Anal warts are found around and inside the anus. They are caused by certain types of
(HPV). Anal wart surgery is a procedure to remove or destroy anal warts.
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The surgery is done to remove or destroy anal warts if other treatments, like applying medicines, are unsuccessful or not advised. Surgery may also be ideal if there are many warts or if the warts are large. If warts are not removed, they can become bigger and multiply. Warts may also lead to an increased risk of
in the affected area.
Complications are rare, but no procedure is completely free of risk. If you are planning to have anal wart surgery, your doctor will review a list of possible complications which may include:
Be sure to discuss these risks with your doctor before surgery.
Your doctor may recommend that you clean out your bowels before surgery. To do this:
- Eat a light lunch and a clear, liquid dinner the day before surgery.
- Do not eat or drink after midnight before your surgery.
- Take any medicines your doctor suggests at the appropriate time.
- Arrange for a ride home from the hospital.
Make plans ahead of time for activities after surgery. For instance:
- Do all household chores before surgery or have someone do them for you after surgery.
- Arrange with your job to take about one week off from work.
Anesthesia will block any pain. Depending on the location and number of warts, you may either have:
- Local anesthesia—numbs the area where the surgery is being done
- Spinal anesthesia
—numbing medicine is injected into your back and makes the lower half of your body numb
- General anesthesia
—keeps you asleep and pain-free for the procedure
There are different types of surgeries used to remove or destroy anal warts. The type of surgery you will have will depend on different factors, like the number and size of warts. Below is a list of possible procedures:
—The wart is destroyed by freezing it with liquid nitrogen.
- Scissor or shave excision
—The wart is either cut or shaved off.
- Laser or electrosurgery—A tool uses either a laser or electricity to destroy the warts.
This depends on the type of procedure that will be used. It may take several minutes for most procedures.
Anesthesia will block any pain during the procedure. After the procedure, you may feel some pain in and around the anus. Your doctor will give you pain medicine to make you more comfortable.
This procedure is commonly done in an outpatient setting, so you will not need to stay in the hospital. You will be able to go home the day of the surgery.
Following the procedure, the staff may provide you with pain medicine to make you more comfortable.
When you return home, do the following to help ensure a smooth recovery:
- Rest, but feel free to move around as long as you feel comfortable.
- Do not do any heavy lifting.
- Do not stand or sit for more than one hour.
- Wear comfortable, loose clothing.
- Do not drive if you are taking pain medicines.
Eat foods that are high in fiber and drink plenty of fluids. This will prevent straining and
- Ask your doctor when you are able to have sex again.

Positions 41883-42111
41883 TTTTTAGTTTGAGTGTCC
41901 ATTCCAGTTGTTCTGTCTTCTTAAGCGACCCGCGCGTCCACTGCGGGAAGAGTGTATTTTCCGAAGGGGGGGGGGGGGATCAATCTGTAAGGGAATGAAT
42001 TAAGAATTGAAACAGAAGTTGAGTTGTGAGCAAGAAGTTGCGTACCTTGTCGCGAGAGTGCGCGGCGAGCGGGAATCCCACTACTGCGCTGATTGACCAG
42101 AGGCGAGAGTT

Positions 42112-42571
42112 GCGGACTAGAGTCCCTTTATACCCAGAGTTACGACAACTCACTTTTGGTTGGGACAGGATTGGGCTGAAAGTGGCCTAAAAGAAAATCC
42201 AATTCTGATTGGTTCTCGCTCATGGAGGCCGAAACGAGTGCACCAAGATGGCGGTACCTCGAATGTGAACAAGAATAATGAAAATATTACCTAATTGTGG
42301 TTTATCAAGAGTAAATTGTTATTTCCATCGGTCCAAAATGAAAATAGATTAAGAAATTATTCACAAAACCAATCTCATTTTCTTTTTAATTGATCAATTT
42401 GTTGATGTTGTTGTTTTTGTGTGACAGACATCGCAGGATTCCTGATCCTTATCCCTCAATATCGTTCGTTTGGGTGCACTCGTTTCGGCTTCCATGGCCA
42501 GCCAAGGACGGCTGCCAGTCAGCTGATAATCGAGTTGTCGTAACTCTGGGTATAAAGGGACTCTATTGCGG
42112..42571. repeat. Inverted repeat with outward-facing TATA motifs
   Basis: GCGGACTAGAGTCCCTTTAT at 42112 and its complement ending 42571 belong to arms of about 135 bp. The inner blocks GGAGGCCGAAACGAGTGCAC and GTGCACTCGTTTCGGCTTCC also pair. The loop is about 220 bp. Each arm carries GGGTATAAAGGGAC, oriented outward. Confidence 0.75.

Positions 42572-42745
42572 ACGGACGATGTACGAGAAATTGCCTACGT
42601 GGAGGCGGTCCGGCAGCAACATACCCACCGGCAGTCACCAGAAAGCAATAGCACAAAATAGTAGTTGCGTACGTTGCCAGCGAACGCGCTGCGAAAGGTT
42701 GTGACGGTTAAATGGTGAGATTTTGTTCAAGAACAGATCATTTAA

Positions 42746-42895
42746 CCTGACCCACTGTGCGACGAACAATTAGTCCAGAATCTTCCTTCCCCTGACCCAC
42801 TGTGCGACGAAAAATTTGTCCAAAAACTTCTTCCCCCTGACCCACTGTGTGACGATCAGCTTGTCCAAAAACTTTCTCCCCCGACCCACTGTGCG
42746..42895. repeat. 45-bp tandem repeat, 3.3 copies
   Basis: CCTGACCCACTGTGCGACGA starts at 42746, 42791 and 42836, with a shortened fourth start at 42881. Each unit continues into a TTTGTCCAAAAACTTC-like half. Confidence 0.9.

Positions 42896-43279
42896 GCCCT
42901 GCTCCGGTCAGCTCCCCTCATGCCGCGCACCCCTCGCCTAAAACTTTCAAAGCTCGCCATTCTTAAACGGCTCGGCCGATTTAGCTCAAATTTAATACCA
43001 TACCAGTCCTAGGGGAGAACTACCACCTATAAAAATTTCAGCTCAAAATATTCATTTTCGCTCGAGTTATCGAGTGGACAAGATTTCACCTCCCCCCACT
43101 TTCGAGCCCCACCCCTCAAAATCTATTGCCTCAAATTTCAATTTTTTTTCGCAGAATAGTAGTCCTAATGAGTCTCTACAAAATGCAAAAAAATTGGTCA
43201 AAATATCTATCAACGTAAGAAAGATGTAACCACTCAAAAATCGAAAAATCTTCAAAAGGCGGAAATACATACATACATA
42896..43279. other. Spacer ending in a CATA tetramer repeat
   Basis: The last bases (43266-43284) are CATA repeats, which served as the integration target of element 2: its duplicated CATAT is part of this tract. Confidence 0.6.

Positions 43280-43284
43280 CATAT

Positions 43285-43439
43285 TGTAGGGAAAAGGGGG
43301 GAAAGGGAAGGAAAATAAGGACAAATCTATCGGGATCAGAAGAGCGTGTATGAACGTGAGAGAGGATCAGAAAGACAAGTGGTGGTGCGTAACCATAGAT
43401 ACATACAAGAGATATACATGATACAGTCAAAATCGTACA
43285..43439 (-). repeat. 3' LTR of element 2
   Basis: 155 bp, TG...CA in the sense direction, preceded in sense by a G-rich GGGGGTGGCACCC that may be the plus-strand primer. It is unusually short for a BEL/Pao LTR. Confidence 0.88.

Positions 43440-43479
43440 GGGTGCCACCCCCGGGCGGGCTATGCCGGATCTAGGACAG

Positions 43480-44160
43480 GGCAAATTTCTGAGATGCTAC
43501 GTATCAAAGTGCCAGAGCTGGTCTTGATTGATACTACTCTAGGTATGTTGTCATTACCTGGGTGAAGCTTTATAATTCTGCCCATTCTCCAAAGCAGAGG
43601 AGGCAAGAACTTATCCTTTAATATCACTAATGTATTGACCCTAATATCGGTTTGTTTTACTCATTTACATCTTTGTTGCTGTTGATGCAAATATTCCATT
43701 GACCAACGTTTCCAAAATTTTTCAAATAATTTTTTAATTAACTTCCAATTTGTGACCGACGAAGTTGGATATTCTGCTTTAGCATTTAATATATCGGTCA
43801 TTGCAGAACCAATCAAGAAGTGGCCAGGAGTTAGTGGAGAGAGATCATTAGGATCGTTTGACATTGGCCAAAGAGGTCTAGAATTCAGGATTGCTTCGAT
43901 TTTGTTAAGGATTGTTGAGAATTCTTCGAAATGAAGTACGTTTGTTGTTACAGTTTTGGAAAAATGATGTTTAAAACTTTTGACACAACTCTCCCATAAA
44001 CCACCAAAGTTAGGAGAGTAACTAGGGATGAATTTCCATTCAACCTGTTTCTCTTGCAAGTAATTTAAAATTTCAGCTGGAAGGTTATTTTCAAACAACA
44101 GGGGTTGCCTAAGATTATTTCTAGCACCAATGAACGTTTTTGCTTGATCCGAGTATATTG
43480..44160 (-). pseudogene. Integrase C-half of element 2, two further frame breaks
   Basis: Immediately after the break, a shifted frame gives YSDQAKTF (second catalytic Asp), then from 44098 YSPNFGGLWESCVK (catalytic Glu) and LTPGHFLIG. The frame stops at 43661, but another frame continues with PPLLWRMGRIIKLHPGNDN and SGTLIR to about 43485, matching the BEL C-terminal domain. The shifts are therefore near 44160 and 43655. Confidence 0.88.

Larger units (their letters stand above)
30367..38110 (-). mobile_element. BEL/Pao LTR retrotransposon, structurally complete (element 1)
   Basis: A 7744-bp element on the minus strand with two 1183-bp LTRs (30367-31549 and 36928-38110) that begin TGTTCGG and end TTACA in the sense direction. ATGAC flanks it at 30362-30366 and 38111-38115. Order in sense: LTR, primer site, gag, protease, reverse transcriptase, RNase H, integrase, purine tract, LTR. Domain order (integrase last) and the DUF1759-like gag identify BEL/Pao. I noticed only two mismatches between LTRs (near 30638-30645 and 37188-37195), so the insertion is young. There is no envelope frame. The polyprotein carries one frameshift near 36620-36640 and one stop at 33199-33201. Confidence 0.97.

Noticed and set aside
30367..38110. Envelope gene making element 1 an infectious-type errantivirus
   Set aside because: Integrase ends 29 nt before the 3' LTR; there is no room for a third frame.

- Take a sitz bath 3-4 times a day and after each bowel movement. You can also sit in a tub of warm water for 10-20 minutes.
- Be gentle when wiping the anal area.
- Clean the anal area after each bowel movement by spraying warm water or using baby wipes.
- There will be reddish-yellow drainage from your rectum for 7-14 days. Wear pads that your doctor gives you to absorb the drainage.
- Even if having a bowel movement is painful, do not avoid going to the bathroom. Your doctor may give you a stool softener to make bowel movements easier.
After arriving home, contact your doctor if any of the following occurs:
- Bleeding in the rectal area that cannot be stopped when applying pressure
- Signs of infections such as fever and chills
- Bad-smelling drainage from the anal area or area where you have stitches
- Stitches break open
- Increased swelling in rectal area
- Pain that is not controlled by the medicine given
- You are not having bowel movements regularly
In case of an emergency, call for medical help right away.
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. Accessed December 21, 2010.
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Hainer B, Usatine RB. Electrosurgery for the skin.
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Removal of anal warts. University of Wisconsin Health website. Available at:
. Updated December 11, 2009. Accessed December 21, 2010.
Workowski KA, Berman S; Centers for Disease Control and Prevention (CDC). Sexually transmitted diseases treatment guidelines, 2010.
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Last reviewed March 2013 by Daus Mahnke, MD
Please be aware that this information is provided to supplement the care provided by your physician. It is neither intended nor implied to be a substitute for professional medical advice. CALL YOUR HEALTHCARE PROVIDER IMMEDIATELY IF YOU THINK YOU MAY HAVE A MEDICAL EMERGENCY. Always seek the advice of your physician or other qualified health provider prior to starting any new treatment or with any questions you may have regarding a medical condition.
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